The opposition’s legislation is far more balanced. The social engineering the Bligh government is forcing on the Queensland electorate has been met with widespread criticism. The Family (Surrogacy) Bill introduced by the honourable Deputy Leader of the Opposition achieves the objectives of the bipartisan committee’s recommendations. The key recommendations included that altruistic surrogacy be decriminalised in Queensland subject to a regulatory framework; the government’s role should include implementing legislative reform, including a mechanism to transfer legal parentage; altruistic surrogacy arrangements should be unenforceable under state law; births are reregistered after the transfer of legal parentage for a child; and children have access to the original birth certificates when they turn 18 years of age. There was no mention of same-sex couples or single parents in the report’s recommendations. The fact that this omission from the recommendations of the committee’s report was disregarded again questions the role and structure of the committee system in this House and the accountability of government in Queensland.
As the Premier indicated in her contribution today, the reality with modern science is that we can as legislators assist couples such as, and I will use the example given by the Premier, Michael and Kirsty. Kirsty was not able to carry children to full term. I cannot imagine what that would be like as my wife has been blessed with uncomplicated pregnancies. Under the opposition’s bill Michael and Kirsty
would have access to altruistic surrogacy. This legislation would assist Michael and Kirsty to finally have the family that they have been so longing for. I support this because Michael and Kirsty, in the Premier’s definition, are a male and a female naturally wanting to have children but because of some medical condition cannot. Why could the Premier not stop there and cover the couples who genuinely want
children but for some medical assessment cannot?
The bill goes another step and allows singles and same-sex couples to use surrogacy. With great respect to the Premier’s contribution, her arguments are flawed. Unlike Michael and Kirsty, two men and two women are not naturally designed to procreate. The Premier claims that all this is happening in our electorates as we speak. That is what the Premier said this afternoon. I can say to the Premier that I can all but guarantee her that there are not two males in my electorate sitting in a doctor’s chair being artificially inseminated as I speak. Men cannot conceive and carry children. It is commonsense. The Premier brings into the fray the two women who can conceive; but men cannot. It was a tricky way to do it. As I said, the argument is quite flawed.
I always enjoy listening to the member for Chatsworth in this place—today was no exception with his absurd contribution. He trivialised this matter by suggesting that a child would much rather live with same-sex parents than in an environment where the father comes home and bashes the wife every night. Those opposite denied it when the member for Gympie mentioned that in his speech tonight, but they were the words from the member for Chatsworth: that if one asked a young child whether they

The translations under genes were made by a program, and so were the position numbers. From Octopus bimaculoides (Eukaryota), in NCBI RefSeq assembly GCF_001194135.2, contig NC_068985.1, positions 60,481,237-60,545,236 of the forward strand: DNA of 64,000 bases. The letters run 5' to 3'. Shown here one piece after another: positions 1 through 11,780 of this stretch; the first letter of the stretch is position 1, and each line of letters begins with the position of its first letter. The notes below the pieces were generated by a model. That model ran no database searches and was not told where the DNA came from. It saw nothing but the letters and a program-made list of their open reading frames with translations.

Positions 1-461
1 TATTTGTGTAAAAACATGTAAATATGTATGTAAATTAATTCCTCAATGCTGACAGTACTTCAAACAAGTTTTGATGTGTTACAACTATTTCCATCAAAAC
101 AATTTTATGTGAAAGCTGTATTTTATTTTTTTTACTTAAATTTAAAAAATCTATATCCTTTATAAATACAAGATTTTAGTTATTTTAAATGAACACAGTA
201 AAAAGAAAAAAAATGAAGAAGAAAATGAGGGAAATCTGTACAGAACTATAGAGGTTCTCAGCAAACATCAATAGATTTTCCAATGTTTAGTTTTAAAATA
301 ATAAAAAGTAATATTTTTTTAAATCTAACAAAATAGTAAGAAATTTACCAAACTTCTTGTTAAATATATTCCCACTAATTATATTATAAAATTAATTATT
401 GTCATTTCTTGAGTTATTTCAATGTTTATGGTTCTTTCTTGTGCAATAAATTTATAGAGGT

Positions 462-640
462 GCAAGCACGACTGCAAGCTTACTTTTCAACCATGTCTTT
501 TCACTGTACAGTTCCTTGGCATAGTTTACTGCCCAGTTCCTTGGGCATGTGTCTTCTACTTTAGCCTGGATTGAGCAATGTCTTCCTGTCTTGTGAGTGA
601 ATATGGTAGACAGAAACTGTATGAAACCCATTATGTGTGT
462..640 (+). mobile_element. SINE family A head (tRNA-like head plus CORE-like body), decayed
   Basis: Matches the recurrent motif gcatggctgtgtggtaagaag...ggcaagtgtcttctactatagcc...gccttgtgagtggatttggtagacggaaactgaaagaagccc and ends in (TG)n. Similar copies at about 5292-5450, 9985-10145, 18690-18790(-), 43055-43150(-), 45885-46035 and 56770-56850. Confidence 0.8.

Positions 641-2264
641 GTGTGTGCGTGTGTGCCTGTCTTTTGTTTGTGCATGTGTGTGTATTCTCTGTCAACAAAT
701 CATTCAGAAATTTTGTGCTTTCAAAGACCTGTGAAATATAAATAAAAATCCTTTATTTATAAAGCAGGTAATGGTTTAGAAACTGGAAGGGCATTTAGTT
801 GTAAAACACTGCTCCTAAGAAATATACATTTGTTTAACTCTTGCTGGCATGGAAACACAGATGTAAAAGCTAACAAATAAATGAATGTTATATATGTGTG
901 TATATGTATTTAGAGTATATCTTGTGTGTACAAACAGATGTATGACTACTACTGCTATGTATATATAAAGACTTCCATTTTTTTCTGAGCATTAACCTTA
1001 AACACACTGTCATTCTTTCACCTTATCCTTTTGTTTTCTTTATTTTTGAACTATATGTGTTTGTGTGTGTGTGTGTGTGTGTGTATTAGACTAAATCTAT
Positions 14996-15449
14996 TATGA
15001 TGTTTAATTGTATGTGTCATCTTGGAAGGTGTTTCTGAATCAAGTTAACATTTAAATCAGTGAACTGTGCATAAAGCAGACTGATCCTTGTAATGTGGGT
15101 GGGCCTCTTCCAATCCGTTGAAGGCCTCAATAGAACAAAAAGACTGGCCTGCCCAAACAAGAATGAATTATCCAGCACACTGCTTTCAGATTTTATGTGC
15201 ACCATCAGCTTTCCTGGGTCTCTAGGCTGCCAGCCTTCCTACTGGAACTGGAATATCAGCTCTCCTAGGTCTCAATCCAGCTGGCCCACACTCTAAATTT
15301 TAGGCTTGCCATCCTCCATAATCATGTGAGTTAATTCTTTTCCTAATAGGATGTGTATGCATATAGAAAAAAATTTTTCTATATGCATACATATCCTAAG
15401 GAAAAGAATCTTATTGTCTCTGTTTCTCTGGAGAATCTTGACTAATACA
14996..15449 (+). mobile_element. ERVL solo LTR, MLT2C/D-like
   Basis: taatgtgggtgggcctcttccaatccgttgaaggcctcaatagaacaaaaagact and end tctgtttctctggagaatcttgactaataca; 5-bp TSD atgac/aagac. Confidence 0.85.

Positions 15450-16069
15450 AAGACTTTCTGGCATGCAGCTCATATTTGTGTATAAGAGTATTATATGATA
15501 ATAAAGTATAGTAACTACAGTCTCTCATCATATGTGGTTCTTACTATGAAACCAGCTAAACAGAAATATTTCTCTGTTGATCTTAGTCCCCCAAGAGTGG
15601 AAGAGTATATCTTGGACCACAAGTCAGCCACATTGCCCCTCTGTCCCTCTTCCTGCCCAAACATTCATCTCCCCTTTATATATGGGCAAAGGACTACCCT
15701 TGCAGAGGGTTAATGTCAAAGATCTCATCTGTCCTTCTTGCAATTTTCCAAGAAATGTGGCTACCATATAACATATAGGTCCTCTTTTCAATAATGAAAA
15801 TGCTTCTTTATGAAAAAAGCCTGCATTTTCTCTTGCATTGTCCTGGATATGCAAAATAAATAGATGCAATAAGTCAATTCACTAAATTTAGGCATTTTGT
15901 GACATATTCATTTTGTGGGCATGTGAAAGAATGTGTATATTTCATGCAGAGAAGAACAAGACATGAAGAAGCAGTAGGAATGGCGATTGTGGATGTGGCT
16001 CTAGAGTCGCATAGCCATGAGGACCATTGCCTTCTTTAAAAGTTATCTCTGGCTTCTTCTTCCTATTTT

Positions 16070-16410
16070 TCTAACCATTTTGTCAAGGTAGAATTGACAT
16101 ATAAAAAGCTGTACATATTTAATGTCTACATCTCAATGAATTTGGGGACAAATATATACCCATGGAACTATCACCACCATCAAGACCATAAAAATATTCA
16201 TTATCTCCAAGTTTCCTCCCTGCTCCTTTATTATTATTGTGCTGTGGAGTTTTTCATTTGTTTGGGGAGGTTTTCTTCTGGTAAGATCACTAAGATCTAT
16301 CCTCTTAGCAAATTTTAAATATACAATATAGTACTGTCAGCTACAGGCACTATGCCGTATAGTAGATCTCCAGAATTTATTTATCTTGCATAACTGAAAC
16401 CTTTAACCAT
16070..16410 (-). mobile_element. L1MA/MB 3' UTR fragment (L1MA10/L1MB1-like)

would rather live with a homosexual couple or in a situation where the father is verbally or physically abusive to the mother that they would choose the homosexual relationship. Any child in Queensland or Australia would, of course, want out of that situation. Surely, though, the member is not suggesting that we take away the child from the mother who is the victim of that relationship and place the child in the
care of a same-sex couple. I would suggest that what is in the best interests of the child would be to throw the father in jail and let the child and mother live in peace. Or was the honourable member suggesting that those living in same-sex environments do not squabble and somehow offer a better family environment than a heterosexual couple?
The member for Keppel and other honourable members opposite have linked our opposition to single parents with single mothers who have lost their partner through war or for whatever other reason. I submit that these people did not have a choice. We are not suggesting that single parents make bad parents. No-one has said that today in this place. To say in this place otherwise is offensive, particularly for those single parents who have not had a choice with respect to the single relationship, be it the result of death or some other reason.
We need to ensure that as legislators we do what we can to give every child the best start in life, which is with a mother and a father as parental role models. People should not flippantly make babies the guinea pigs of Labor’s social experiment. I condemn the Surrogacy Bill that was introduced by the Attorney-General. It does not take into consideration the best interests of the child. However, I do commend the Family (Surrogacy) Bill introduced by the opposition, which will allow heterosexual couples with genuine medical reasons, not social ones, to have children. Having children is not a right; it is a responsibility. We do not have the right to force this upon children. I pray that the conscience of those members opposite is far stronger than any fear factor enlisted by the state Premier. (emphasis added)